She judged the businesses she chose to align with based on her confidence in the product and the connection she fostered with the owners and workers at the company.

"If I don't love the product, I can't endorse it. I'm really promoting myself as a curator, so it's been a little bit hard to turn down a few people. But that's a part of the business," Johnston says.

Because businesses offer a cheaper price to wholesalers than they do to customers, most of Johnston's goods are offered at the same price as they would be to buy them directly, while some items are 5-to-10 percent more expensive.

Overall, the products she offers are more expensive than facsimiles offered at bigger stores such as Fred Meyer, but Johnston believes people often extract more value out of higher quality, more expensive goods than lower quality, cheaper goods.

"We're more prone to throw things away when we buy things we don't put intent into," she says.

She originally thought of the concept for the business as a simple grocery shopping method, but she heard from prospective customers that a custom box full of goodies could also be an appealing gift.

"Right now, that's how people are marketing it, so that's how I'm going with it. The vision has already evolved, and I'm running with that," Johnston says.

It remains to be seen whether Grown & Crated will be a profitable business. Johnston believes marketing could decide the fate of her shop, and she's using social media to get the word out.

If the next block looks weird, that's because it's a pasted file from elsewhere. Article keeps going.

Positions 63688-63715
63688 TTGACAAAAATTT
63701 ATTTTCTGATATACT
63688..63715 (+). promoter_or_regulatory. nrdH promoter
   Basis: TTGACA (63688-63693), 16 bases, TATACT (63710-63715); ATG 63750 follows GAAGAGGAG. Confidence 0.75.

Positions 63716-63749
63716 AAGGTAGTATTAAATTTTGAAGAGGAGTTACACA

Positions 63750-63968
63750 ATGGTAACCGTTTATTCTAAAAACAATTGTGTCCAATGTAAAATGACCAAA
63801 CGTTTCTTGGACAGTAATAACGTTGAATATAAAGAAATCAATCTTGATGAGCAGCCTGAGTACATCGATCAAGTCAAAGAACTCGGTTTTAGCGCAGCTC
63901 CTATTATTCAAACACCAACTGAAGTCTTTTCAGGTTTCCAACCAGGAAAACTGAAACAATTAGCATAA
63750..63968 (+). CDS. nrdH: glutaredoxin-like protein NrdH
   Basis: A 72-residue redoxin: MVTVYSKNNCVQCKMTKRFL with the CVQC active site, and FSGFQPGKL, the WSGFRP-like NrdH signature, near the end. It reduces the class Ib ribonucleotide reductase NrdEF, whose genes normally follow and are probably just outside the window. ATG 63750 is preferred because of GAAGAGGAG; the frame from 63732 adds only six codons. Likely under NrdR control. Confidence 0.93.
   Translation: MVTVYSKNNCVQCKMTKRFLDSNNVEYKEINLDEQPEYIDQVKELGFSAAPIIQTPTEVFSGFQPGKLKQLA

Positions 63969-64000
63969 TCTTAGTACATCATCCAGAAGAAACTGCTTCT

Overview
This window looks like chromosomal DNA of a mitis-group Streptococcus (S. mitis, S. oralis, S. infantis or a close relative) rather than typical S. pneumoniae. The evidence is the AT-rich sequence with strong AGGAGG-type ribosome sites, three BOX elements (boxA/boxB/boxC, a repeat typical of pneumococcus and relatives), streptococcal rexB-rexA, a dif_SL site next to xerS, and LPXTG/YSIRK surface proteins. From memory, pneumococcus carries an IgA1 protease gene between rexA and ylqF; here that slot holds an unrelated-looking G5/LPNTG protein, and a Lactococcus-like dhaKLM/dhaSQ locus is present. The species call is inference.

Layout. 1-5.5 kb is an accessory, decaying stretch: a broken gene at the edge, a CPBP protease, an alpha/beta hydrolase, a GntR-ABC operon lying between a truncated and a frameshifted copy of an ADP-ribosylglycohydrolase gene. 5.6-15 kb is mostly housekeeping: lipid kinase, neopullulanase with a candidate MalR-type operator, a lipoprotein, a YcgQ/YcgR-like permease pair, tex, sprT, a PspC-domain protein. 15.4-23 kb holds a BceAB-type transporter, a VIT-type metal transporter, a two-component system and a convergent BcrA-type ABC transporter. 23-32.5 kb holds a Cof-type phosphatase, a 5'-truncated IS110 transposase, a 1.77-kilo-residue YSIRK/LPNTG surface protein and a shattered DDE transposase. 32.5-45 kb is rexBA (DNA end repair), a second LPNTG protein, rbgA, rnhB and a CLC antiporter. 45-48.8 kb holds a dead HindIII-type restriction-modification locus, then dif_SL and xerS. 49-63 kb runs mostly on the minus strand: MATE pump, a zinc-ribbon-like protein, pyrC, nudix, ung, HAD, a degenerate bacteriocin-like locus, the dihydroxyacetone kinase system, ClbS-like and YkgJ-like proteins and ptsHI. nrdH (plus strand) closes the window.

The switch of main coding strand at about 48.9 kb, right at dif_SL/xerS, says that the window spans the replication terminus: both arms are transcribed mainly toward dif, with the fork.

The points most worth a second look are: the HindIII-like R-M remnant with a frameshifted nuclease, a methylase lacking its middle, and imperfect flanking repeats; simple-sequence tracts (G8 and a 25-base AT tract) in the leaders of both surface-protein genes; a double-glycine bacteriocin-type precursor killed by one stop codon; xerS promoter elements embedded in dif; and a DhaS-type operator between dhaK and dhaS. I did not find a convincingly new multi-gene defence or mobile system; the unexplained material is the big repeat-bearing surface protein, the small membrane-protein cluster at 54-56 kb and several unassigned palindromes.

"I told people that when they get their boxes, Instagram a picture of them opening their boxes, because it's really important to me to see this as people treating themselves or treating somebody they're sending the gift to. I really value that experience. I'm hoping people will post about that, talk about that, share it with their friends," Johnston says.

Johnston aspires to to one day franchise the operation to other cities in the United States, but she says she hopes to never lose the local aura.

"As I franchise, I want to make sure that (a theoretical) Seattle Grown & Crated is staffed with a Seattle curator and the artisans are Seattle people," she says. "So you'll still have that craft and artisan experience, but you'll also have a consistent customer service packaging experience."

Johnston comes in to work on Wednesday and Sunday nights to package the boxes to prepare them for Tuesday and Friday deliveries. Excelling at work, at home and in her second office is no easy task, she says, but Johnston compartmentalizes to decrease stress.

"It's difficult. My full-time job is really important to me and is my livelihood, and it's important for me to stay focused on that. I make sure to carve out time in my day to focus on Grown & Crated. Otherwise, I'd be at work and I'd be thinking a million thoughts," she says.

And as for Johnston's 6-year-old and 10-year-old, the process of seeing their mom start up a business has been illuminating.

"It's teaching them that if you have an idea, it can be executed. I think they're learning that subliminally," she says. "They saw their mom come up with this crazy idea and execute it. That's really important for kids to learn these days."

For more information about Grown & Crated, go to

Contact Connection reporter Corey Buchanan at 503-636-1281 ext. 105 or This email address is being protected from spambots. You need JavaScript enabled to view it..